But Akaran has its own secrets—thousands of locked doors, gardens of glass, and a tree that bears memories instead of fruit. Soon, Maya suspects her life is in danger. Yet who, besides her husband, can she trust? With the fate of the human and Otherworldly realms hanging in the balance, Maya must unravel an ancient mystery that spans reincarnated lives to save those she loves the most…including herself.”

Thoughts: I loved the setting and the lush descriptions, but I’ve read so many Cupid & Psyche/Hades & Persephone/Bluebeard type novels that I have trouble keeping them straight. I was far more invested in the mythology and world than the story or romance, but that was to be expected. So I’m not sure if it was the book, or just me. Maya was a wonderful, strong heroine though!!
In Defense of the Princess by Jerramy Fine – 4-ish stars (adult nonfiction/memoir/essay)

Synopsis-It’s no secret that most girls, at some point, love all things princess: the poofy dresses, the plastic tiaras, the color pink. Even grown-up women can’t get enough of royal weddings and royal gossip. Yet critics claim the princess dream sets little girls up to be weak and submissive, and allows grown women to indulge in fantasies of rescue rather than hard work and self-reliance.
Enter Jerramy Fine – an unabashed feminist who is proud of her life-long princess obsession and more than happy to defend it. Through her amusing life story and in-depth research, Fine makes it clear that feminine doesn’t mean weak, pink doesn’t mean inferior, and girliness is not incompatible with ambition. From 9th century Cinderella to modern-day Frozen, from Princess Diana to Kate Middleton, from Wonder Woman to Princess Leia, Fine valiantly assures us that princesses have always been about power, not passivity. And those who love them can still be confident, intelligent women.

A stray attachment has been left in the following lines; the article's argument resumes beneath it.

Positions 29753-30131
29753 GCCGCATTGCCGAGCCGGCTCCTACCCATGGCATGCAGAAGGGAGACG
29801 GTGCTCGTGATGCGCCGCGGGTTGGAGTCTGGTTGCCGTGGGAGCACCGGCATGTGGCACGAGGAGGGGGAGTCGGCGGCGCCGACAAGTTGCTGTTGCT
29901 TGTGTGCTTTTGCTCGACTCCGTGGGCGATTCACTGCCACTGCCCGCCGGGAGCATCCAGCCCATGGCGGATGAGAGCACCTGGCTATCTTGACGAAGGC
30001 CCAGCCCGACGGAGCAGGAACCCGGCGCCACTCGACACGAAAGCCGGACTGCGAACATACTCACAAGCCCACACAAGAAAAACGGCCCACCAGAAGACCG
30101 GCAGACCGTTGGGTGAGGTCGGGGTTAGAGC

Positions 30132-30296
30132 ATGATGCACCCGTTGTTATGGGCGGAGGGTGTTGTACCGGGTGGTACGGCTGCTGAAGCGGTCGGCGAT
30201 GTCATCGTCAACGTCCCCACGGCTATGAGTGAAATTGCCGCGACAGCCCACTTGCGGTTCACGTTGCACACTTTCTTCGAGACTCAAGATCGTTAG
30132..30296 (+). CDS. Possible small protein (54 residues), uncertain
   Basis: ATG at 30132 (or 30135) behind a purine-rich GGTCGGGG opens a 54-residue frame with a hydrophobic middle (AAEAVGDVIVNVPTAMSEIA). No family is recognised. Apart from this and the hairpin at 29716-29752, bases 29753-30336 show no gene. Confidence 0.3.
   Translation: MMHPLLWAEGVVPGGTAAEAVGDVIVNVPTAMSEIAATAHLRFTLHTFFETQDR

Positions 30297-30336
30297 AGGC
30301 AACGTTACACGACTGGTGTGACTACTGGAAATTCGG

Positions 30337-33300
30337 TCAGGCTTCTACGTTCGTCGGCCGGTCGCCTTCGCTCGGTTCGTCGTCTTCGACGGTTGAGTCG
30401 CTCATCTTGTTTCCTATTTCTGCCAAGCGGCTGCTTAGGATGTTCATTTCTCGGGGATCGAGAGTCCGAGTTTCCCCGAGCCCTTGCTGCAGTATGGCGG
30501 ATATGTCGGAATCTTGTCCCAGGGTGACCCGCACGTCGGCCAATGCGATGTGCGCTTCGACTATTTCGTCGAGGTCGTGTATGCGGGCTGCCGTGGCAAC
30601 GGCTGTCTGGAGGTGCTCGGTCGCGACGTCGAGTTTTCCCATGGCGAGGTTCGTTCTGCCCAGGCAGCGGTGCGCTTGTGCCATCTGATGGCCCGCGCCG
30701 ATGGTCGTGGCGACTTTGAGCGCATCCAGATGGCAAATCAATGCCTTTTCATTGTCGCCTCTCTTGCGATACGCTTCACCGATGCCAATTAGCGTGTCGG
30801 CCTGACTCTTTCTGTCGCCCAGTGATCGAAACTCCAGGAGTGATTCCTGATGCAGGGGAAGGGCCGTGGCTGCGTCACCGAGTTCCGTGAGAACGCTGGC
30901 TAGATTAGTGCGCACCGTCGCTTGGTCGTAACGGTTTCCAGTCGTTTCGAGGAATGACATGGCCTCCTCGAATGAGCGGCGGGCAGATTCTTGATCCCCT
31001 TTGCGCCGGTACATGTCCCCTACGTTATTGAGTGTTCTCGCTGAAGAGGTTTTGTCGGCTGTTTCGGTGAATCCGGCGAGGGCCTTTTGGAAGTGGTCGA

Thoughts: While I never really disagreed with Fine in the essentials, I thought her take on things would be interesting. Regardless, this was a really fun read, and it was so hilarious that I kept stopping to read lines to my sister. I had definite ambitions to be a princess (specifically Princess Jasmine) when I was little too, and I completely understand the “longing to find the place where you belong, or your ‘people,’ so to speak” that Fine describes so authentically. The most interesting part was her bio list (at the end) of real world princesses. These women don’t sit around on their hands and look pretty!! In other words, this is my pick for a beach read 😛
A Study in Charlotte by Brittany Cavalaero – 2.75/3 stars (YA Contemporary/Mystery)

Synopsis: The last thing Jamie Watson wants is a rugby scholarship to Sherringford, a Connecticut prep school just an hour away from his estranged father. But that’s not the only complication: Sherringford is also home to Charlotte Holmes, the famous detective’s great-great-great-granddaughter, who has inherited not only Sherlock’s genius but also his volatile temperament. From everything Jamie has heard about Charlotte, it seems safer to admire her from afar.